After his business goes bankrupt, 30-something Kyung-Min (Oh Jung-Se) kills his wife impulsively. Hiding his anger, he seeks out his former middle school classmate Jong-Suk (Yang Ik-June). Jong-Suk now works as a ghostwriter for an autobiography, but he dreams of writing his own novel. For the first time in 15 years, they meet. Kyung-Min and Jong-Suk both hide their own current situations and begin to talk about their middle school days.
At their middle school, they were classified by their wealth and grades. Kyung-Min and Jong-Suk were at the bottom. They were called pigs. They were bullied by a ruling class called dogs. When they were called pigs, they got angry but couldn't do anything against the dogs. Then a king of pigs appears—Chul (Kim Hye-Na). Kyung-Min and Jong-Suk became to rely on Chul-Yi.
Now, leading Jong-Suk to their middle school grounds, Kyung-Min discloses the shocking truth to Jong-Suk of what happened 15 years ago.
What can I say? This was a very interesting anime, but many people may not be able to stomach the reality of what this anime represents. Too many people are put off by this because of its brutality but this is what human nature can and sometimes becomes. The anime is vile because humans can be vile we all have the potential to become monsters if the right circumstances are met. If you can understand that is what makes us human then you should be able to enjoy this anime.
I kind of know that there's a problem when I catch myself sitting through a film and feeling worn out and put off by its rampant misanthropy. "The King of Pigs" is likely one of the worst and most tiresome offenders I have ever encountered along these lines. It's all pretty damned vile no matter which way you approach it. I feel hesitant to even write about this, as I'd rather not provide some sort of morbid and unintentional recommendation for the dishearteningly large number of people out there who will seek out anything which is decidedly "EXTREME" in content. I can't stand the prevalent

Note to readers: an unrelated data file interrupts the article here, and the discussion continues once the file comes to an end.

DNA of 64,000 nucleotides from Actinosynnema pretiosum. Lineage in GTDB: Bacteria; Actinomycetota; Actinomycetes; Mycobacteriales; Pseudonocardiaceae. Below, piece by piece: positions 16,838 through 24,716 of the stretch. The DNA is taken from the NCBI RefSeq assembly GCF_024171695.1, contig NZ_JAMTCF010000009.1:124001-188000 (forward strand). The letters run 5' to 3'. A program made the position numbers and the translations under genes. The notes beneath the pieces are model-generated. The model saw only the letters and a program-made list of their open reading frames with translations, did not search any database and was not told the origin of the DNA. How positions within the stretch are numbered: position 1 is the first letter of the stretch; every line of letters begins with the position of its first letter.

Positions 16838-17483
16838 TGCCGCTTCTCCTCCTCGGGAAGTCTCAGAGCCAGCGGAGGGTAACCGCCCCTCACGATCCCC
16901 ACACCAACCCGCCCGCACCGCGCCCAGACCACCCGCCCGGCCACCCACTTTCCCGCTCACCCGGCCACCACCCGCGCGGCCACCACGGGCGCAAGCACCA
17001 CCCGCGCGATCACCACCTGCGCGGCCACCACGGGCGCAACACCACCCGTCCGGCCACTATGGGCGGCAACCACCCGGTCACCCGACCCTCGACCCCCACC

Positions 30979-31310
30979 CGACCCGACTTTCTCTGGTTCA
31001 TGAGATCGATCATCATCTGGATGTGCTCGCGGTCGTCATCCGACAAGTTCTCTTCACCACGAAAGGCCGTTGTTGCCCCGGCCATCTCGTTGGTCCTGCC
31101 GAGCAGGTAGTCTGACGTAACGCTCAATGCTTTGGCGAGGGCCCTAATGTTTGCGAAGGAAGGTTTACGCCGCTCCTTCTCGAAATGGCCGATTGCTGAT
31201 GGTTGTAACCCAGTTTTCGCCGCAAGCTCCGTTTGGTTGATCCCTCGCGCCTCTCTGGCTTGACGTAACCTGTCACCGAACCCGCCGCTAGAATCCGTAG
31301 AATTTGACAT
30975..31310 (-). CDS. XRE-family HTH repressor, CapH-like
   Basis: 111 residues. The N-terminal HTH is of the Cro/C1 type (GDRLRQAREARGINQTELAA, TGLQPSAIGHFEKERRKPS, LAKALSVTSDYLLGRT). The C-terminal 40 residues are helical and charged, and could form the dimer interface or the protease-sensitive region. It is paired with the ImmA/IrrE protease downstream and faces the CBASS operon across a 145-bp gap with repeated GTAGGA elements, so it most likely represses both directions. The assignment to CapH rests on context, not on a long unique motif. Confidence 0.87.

attitude that this alone somehow denotes worth or is reason enough to spark an interest. Perhaps you can identify yourself among this crowd as you are reading this, at which point I would encourage you to grow up and mature past this phase as soon as possible, although I also realize how ineffective any such appeals will be. "The King of Pigs" seems best suited for this intellectually and emotionally stunted sort of audience and... not much of anyone else, really. There is an unflinchingly gratuitous scene of fatal and repeated animal abuse which is dragged out for all its worth, reaching the artistic equivalent of any and all trashy teenage gore blogs. I have absolutely nothing against extreme storytelling or explicit content, but there is little more that I despise than such distinctions being used as an illusory crutch in place of any actual depth, originality, or purpose.